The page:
These ‘tough on crime' politics set the tone for the popular attitude towards law and order that deemed it fitting for crimes such as possession to be punished by lengthy prison sentences. In only 30 years, the US penal population increased from 300,000 to roughly 2 million¹⁰ and, despite common belief, most arrests were made on the basis of marijuana possession rather than the more dangerous drug crimes. Marijuana possession accounted for nearly 80% of the growth in drug arrests in the 1990s.¹¹ This approach to imprisonment permeated the structure of the judicial system, and the laws passed during this time enabled the uncontrolled growth in incarceration rates that has continued into the present.

ii. The market of imprisonment The venture from the politically inclined system of mass incarceration into the economically motivated took place gradually. While the use of cheap labor had always been an incentive to boost incarceration rates, it was in the 20th century that imprisonment was turned into an organized market on which multinationals and governments exceedingly depend on. The knock-on effects of the War on Drugs set in motion a process that ultimately created what could be described as one of the most profitable markets in the modern economy.

As Angela Y. Davis phrases it, “private capital has become enmeshed in the punishment industry” which is gaining unprecedented importance within the US economy.¹² The government, wishing to secure and squeeze this source of income, has established over time the necessary protocols that ensure conviction rates remain high. The methods, while political at their core, rely on economic incentives and harness the power of the free market. In her study of the PIC, Michelle Alexander outlines the various ways in which maximum rates of convictions are ensured through subsidies and government spending. The process, she argues, traces back to the 1960s when awarding grants to law enforcement agencies willing to make drug arrests a top priority became a common practice. This, combined with the government’s provision of military equipment (1.2 million pieces only in 1997),¹³ turned the so-called community policing into military policing that strives to meet quotas for arrests on non-violent crimes. The additional authority given to local police to keep the majority of assets and cash seized in arrests and the Byrne-grant laws allowing drug task forces to seize over $1 billion in assets between 1988 and 1992¹⁴ ensured state and local police had a profit motive in ensuring the perpetual existence of mass incarceration.¹⁵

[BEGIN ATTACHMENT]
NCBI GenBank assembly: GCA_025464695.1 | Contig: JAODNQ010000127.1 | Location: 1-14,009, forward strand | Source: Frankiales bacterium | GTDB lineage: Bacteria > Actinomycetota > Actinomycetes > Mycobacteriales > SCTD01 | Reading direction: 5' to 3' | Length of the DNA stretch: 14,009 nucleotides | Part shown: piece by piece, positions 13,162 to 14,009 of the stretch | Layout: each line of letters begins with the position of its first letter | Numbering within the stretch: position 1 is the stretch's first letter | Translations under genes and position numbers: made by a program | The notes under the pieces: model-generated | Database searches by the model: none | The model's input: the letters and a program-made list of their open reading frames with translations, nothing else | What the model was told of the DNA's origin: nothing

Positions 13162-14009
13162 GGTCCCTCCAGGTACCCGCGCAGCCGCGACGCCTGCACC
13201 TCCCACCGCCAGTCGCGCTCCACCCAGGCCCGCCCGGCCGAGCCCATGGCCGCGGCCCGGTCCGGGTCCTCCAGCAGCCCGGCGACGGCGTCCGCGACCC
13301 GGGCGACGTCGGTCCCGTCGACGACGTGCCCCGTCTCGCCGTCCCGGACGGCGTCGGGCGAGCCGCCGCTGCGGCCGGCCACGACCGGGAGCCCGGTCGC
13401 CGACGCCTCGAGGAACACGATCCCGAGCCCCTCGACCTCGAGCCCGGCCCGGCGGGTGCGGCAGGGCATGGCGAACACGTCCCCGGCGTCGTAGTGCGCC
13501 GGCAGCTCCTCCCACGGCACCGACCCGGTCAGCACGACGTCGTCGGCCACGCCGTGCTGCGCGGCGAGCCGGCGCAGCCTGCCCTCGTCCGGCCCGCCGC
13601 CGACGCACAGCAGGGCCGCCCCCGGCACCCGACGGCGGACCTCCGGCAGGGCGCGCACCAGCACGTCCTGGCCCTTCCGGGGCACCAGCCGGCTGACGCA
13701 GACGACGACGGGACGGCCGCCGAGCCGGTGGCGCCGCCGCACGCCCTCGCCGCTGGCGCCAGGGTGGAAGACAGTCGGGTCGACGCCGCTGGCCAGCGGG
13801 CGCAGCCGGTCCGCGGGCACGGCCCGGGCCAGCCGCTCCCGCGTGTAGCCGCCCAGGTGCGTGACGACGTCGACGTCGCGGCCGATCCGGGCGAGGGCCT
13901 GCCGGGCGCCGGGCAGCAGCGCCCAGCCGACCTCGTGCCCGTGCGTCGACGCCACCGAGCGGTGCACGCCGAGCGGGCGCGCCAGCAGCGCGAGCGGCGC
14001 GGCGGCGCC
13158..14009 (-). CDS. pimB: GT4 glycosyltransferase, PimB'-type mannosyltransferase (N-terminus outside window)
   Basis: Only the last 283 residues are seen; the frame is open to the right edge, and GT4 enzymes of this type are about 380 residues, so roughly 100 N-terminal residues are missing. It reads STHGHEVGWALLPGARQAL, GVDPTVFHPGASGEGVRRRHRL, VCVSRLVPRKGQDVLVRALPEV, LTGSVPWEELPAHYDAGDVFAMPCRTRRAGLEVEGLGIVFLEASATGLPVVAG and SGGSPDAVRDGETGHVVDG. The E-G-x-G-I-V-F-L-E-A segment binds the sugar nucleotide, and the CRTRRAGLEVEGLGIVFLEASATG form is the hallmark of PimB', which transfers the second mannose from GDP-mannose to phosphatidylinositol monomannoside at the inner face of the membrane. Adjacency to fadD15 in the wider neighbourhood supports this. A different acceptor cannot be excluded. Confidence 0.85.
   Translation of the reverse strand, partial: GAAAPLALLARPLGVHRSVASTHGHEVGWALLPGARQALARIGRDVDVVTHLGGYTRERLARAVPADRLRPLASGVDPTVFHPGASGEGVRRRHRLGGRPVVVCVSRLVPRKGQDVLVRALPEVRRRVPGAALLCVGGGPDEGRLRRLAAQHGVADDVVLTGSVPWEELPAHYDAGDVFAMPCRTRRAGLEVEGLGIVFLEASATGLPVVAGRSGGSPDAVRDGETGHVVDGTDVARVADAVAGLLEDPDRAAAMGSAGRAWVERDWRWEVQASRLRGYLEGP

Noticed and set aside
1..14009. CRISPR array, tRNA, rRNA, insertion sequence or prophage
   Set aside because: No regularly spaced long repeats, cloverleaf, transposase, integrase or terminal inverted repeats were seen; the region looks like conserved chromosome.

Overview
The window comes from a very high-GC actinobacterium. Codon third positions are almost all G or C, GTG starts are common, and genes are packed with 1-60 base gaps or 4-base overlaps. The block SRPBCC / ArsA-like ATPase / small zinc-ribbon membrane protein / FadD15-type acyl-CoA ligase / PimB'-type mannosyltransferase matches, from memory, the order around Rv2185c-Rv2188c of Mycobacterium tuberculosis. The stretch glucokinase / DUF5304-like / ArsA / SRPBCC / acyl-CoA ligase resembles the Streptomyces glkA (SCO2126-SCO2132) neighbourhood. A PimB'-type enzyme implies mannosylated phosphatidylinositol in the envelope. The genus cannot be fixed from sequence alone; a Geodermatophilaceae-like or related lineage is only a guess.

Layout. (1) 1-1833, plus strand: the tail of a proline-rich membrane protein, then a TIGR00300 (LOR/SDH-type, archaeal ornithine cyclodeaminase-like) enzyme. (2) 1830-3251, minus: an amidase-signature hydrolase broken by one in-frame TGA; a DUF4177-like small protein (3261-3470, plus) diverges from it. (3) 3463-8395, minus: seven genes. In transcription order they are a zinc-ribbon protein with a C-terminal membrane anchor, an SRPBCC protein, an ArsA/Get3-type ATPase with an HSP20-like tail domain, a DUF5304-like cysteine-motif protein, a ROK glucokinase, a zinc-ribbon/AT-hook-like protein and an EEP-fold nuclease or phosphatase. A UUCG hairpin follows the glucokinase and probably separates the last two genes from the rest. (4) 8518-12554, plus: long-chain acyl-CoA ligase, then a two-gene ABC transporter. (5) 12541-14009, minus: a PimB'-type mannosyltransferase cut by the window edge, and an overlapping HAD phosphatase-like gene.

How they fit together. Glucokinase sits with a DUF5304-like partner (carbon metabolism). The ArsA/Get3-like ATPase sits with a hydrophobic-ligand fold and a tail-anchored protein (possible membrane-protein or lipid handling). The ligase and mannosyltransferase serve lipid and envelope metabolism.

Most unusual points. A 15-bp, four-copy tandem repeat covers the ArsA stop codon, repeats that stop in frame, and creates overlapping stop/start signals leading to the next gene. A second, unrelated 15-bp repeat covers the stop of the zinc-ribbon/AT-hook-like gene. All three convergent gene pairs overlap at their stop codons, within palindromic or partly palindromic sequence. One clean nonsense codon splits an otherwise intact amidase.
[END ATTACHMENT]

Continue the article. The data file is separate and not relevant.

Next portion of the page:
Corporations have simultaneously found a way to profit from incarceration, in a way that is different yet interlinked with that of the state. The obvious example is the privatization of prisons that depend on incarceration remaining high. Through routine lobbying for harsher sentences,¹⁶ private prison corporations such as the Corrections Corporation of America (CCA) have been able to profit from the overcrowding of government penitentiaries and have continuously grown as an industry, exemplified by the 165% growth in the number of federal prisoners in private facilities between 2000 and 2013.¹⁷

Yet focusing solely on the private sector ignores the parallel market that has developed from multinational companies attaching themselves to government-funded prisons. Dozens of Fortune 500 companies (McDonald's, Microsoft, and Dell, to name a few) have moved part of their operations into prisons, a process that allows them to drastically reduce their labor costs and turn “previously unexploitable labor into highly exploitable labor.”¹⁸ The contrast between prisoner wages and the usual minimum wage is substantial, with federal prison wages going as low as $0.12 per hour.¹⁹ Additionally, other companies use the inability of convicts to select the services and goods they can consume to their own advantage. The prison phone industry, for instance, earns an estimated $1.2 million per year by overcharging phone calls of prisoners who cannot turn to competitors as an alternative.²⁰